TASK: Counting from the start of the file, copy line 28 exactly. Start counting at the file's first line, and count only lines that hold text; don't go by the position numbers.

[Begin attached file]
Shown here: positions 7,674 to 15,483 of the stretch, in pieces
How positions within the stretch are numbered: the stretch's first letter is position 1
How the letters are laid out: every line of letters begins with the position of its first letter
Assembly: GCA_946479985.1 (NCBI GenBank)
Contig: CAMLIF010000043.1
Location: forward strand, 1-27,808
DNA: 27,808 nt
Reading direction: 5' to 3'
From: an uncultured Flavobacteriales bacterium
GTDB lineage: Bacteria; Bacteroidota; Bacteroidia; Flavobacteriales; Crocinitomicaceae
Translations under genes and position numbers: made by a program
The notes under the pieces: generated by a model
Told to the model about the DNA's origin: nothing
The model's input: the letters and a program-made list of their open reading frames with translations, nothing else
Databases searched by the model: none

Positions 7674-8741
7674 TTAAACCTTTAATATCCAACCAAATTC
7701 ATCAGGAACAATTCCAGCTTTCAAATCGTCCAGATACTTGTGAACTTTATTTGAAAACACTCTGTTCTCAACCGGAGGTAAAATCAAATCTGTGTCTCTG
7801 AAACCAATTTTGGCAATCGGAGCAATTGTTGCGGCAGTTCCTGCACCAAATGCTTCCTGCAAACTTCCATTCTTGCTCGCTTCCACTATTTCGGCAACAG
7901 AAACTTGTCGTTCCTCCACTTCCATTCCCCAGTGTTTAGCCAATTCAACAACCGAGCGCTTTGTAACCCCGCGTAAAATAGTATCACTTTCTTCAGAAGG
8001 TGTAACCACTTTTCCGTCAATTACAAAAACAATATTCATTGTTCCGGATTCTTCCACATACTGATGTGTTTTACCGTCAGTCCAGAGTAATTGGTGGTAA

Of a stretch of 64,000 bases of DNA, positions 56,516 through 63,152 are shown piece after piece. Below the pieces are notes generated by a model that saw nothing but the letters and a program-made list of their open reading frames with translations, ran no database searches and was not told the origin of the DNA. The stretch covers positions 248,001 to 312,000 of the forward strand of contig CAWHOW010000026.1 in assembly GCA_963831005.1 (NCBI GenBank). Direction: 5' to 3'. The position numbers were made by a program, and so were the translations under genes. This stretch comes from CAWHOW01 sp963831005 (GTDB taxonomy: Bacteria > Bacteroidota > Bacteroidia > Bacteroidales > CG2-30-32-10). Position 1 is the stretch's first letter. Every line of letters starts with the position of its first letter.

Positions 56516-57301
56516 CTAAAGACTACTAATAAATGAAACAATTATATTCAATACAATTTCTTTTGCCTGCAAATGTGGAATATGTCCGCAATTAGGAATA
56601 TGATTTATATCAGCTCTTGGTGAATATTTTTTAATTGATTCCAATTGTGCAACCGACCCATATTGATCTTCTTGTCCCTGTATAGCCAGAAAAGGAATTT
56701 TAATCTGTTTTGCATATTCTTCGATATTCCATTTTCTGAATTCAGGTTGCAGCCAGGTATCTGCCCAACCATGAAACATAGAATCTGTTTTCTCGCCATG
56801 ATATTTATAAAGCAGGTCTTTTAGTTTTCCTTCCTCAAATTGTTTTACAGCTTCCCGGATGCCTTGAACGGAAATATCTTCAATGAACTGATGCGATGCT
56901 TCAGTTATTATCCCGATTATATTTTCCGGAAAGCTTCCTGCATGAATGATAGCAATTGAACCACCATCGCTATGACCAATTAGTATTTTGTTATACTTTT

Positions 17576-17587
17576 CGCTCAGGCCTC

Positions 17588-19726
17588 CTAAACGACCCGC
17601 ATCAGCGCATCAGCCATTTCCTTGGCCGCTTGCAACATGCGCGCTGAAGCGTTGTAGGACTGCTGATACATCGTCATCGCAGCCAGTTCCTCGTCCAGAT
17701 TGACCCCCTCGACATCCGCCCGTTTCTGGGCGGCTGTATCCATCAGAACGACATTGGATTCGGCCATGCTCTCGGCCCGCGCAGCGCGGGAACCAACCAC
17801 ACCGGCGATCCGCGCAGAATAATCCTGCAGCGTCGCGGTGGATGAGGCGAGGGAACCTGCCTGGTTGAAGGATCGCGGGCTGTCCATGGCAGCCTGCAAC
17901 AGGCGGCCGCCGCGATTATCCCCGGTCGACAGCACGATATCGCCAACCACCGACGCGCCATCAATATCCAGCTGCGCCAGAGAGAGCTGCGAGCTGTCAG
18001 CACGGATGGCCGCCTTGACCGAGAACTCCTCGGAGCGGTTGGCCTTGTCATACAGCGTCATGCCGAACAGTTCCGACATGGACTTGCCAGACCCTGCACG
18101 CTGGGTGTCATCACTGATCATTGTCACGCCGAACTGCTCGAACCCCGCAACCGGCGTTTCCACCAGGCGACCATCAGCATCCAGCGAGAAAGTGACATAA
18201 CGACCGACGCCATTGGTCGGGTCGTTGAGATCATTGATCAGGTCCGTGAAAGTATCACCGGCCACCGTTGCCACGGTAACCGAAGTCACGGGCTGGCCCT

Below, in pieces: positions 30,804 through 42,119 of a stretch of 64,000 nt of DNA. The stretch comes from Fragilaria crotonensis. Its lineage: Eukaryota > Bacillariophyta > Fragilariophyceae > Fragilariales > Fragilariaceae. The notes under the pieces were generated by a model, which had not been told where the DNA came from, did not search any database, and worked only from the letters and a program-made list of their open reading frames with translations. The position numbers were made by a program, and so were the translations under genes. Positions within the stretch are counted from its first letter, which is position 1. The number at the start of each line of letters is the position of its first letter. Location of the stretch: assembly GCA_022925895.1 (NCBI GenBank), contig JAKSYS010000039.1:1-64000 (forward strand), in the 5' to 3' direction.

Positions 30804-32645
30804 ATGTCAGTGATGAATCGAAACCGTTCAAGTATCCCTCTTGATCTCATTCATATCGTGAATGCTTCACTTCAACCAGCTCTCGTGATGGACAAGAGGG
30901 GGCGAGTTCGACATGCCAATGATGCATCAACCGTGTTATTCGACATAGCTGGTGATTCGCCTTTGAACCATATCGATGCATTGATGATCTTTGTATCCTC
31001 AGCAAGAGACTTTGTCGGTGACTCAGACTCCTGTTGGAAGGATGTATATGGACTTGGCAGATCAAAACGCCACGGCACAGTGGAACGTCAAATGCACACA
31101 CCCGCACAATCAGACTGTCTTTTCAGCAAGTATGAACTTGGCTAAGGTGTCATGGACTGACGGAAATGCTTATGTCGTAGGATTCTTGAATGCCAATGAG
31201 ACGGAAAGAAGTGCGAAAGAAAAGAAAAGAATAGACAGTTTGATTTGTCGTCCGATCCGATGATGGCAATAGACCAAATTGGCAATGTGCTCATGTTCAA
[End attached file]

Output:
56901 TCAGTTATTATCCCGATTATATTTTCCGGAAAGCTTCCTGCATGAATGATAGCAATTGAACCACCATCGCTATGACCAATTAGTATTTTGTTATACTTTT